Choosing the right friends – predicting success of startup entrepreneurs and innovators through their online social network structure” in Int. J. Organisational Design and Engineering, 2013, 3, 67-85

No holes in Swiss online networking theory is a post from: David Bradley's Science Spot

via Science Spot http://sciencespot.co.uk/no-holes-in-swiss-online-networking-theory.html

8 May 2013

Call for papers: "Sustainable Development and Finance: Perspectives in Latin America"

For a special issue of the Latin American Journal of Management for Sustainable Development.

Many countries in Latin America have been experiencing fast economic growth. And yet, we know very little about their practices within the complex relationship between sustainable development and finance.

This special issue aims to present research results in order to address this need and move forward in this subject area. The issue’s objective is to publish high-quality original articles that deal with the topics listed below in a Latin American context.

Suitable topics include but are not limited to:
  • Finance policy for sustainable development
  • Innovative financing for sustainability
  • Sustainable development in project finance
  • Banking systems and implications for sustainable development
  • Asset pricing and sustainable development
  • Green finance as a challenge and an opportunity
  • Sustainable development in emerging finance markets
  • Corporate finance and sustainable development
Important Dates
Submission of manuscripts: 31 March, 2014
Notification to authors: 30 June, 2014
Final Versions due: 30 September, 2014

Special issue: "Computational Linguistics - Applications"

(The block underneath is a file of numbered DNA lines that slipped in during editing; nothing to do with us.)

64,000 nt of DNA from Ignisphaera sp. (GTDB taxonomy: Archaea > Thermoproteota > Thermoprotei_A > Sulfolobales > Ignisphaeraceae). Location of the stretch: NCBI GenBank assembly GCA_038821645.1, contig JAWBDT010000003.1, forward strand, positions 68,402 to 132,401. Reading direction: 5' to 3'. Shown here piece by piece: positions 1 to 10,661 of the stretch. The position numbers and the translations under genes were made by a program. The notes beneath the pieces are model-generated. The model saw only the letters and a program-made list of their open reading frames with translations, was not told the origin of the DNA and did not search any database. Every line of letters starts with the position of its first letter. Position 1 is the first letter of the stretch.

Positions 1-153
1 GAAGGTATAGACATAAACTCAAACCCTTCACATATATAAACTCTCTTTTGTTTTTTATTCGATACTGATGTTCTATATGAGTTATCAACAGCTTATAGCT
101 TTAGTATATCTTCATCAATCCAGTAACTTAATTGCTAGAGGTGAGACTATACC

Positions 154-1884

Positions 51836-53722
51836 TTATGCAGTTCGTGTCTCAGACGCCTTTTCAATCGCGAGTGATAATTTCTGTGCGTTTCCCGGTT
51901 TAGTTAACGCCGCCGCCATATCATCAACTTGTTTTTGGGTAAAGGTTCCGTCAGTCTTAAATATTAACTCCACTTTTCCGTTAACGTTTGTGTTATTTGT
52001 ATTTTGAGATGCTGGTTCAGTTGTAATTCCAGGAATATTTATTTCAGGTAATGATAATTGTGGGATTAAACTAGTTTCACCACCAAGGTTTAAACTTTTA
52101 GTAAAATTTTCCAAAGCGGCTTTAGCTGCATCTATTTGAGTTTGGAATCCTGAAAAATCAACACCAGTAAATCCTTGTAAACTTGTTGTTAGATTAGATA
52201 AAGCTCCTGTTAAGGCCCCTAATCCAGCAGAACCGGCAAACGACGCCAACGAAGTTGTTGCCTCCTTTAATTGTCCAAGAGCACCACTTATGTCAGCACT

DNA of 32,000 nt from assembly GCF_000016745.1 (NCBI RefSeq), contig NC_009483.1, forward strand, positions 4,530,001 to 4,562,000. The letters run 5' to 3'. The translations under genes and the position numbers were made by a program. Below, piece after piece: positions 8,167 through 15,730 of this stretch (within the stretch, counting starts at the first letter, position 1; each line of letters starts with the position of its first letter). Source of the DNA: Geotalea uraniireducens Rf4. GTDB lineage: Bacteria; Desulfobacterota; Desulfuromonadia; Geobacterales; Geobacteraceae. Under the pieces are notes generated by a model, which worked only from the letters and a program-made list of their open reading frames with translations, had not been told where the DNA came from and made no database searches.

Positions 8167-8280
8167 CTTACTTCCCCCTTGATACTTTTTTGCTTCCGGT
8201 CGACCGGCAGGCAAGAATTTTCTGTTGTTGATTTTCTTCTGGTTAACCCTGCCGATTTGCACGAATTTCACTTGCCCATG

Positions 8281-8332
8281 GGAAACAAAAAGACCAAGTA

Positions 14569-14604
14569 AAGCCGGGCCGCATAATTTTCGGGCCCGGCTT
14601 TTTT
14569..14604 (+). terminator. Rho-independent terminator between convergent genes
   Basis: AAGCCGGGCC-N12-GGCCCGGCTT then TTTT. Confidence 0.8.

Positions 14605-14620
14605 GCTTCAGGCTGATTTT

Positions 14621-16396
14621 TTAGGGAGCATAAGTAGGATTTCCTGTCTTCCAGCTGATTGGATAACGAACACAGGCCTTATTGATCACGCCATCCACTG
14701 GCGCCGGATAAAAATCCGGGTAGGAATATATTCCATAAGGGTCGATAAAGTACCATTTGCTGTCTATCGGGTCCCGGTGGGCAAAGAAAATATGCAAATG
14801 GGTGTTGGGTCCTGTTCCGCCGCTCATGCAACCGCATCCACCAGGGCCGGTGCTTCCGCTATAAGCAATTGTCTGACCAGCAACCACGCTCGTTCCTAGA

International Journal of Data Mining, Modelling and Management 5(2) 2013

Expanded versions of papers presented at the Computational Linguistics – Applications 2010 (CLA'10) conference.
  • Annotation tools for syntax and named entities in the National Corpus of Polish
  • Using shallow semantic analysis and graph modelling for document classification
  • What do you think about this photo? A novel approach to opinion and sentiment analysis of photo comments
  • Syntactic concordancing and multi-word expression detection
Additional Paper
  • Using genetic algorithms for automatic recurrent ANN development: an application to EEG signal classification

Call for papers: "Reshaping Research on Innovation and Gender Issues: Is Innovation Gendered?"

For a special issue of the International Journal of Entrepreneurship and Small Business.

The innovation process is a topic that has been widely explored (Le Loarne & Blanco, 2012; Tidd, Bessant & Pavit). However, research on the identity of the individuals or groups of individuals who take part in the innovation process remains underdeveloped.

Indeed, research is often based on experimental studies with students or individuals who are not in the real situation of taking part in any firms’ innovation processes (Perry Smith, 2006). Furthermore, other results are mostly based on case studies taken from large groups (Amabile, 1988; Le Loarne, 2006), without considering SMEs or start-ups, which mostly contribute to economic life, especially in European countries.

Such gaps led us to opening a research debate on the social and organisational characteristics of innovators in firms, particularly in small and medium firms.

The first research contributions to this debate revealed that a firm is all the more innovative if it welcomes and invites different actors from different social groups and education systems (Amabile, 2005). Such results are consistent with calls from politicians for better diversity in firms for better economic growth (World Economic Forum, 2012).

The term “diversity” implies different forms: diversity in terms of profession, national origin, age and also genre. Therefore, we propose to explore the role of gender within the innovation processes of firms and, moreover, of SMEs.

The debate on gender role within organisations is not brand new and the number of journals specialised in such issues illustrate this point. However, the question of gender role within the innovation process has been restricted to the topic of female entrepreneurship (De Bruin et al., 2006; Hughes et al., 2012). The objectives are to explain the low rate of female entrepreneurs, and to shed light on the differences across genders in the way males and females respectively manage their businesses (Du Rietz & Henrekson, 2000). We propose, through this special issue, to extend this debate to the innovation processes of firms that remain underexplored (Owen, 1994).